Frigid, Dreaming Island | Co-Curator | Ongoing | University of Iowa Stanley Museum of Art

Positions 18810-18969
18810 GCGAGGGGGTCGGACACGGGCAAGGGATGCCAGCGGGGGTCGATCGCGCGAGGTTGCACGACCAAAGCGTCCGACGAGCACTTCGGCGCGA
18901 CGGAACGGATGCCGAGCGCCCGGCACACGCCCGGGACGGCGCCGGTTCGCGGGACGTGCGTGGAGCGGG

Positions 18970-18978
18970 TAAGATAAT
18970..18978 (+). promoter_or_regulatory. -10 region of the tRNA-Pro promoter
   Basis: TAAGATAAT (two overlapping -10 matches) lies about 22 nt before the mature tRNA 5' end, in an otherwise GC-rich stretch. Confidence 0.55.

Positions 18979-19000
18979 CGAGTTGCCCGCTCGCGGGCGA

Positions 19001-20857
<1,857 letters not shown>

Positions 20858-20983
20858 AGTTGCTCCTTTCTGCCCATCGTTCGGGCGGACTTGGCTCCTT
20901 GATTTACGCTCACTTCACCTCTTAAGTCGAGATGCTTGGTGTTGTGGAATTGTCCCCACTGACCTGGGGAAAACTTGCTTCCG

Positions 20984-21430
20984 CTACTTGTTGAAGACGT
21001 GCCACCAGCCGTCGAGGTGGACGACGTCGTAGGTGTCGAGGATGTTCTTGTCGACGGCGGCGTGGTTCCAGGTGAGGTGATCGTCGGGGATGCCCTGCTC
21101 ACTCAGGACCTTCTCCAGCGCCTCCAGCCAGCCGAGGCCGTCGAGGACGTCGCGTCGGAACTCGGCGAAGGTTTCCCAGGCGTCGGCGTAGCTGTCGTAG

An overt confluence of culture and military history has deeply affected both the Icelandic and American sense of identity. America is a country locked and loaded. America always wins. Iceland has never had a military of its own, though Icelanders do love their Coast Guard. To Iceland, international military presence and attention was a veritable bridge (rainbow or otherwise) into modernity. Previously an isolated fishing culture known best for nearly-magical knitwear and Nordic ancestry, Iceland was catapulted to the forefront of communications technology during the Cold War. Improbably, the frigid, dreaming island entered a period of international importance and military strategery that has yet to end. Iceland is between, its twentieth century political importance mirroring plate tectonics. So Iceland became the spoiled child of divorce, Russia and America attempting to win the country’s affections through increasingly expensive gifts. Both superpowers wooed Icelanders with film strips, each reel designed to subtly seduce. However, Americans showered the island with surveillance instruments, airplanes, and a new economy. And NATO (the new boyfriend) kept Russia at arms length. For Iceland, military involvement was passive and externally applied. Conversely, the American military complex is the embodiment of nationhood. Regardless, the history is partially shared. These photographs document the former (soon to be re-militarized) NATO base, located near Keflavík.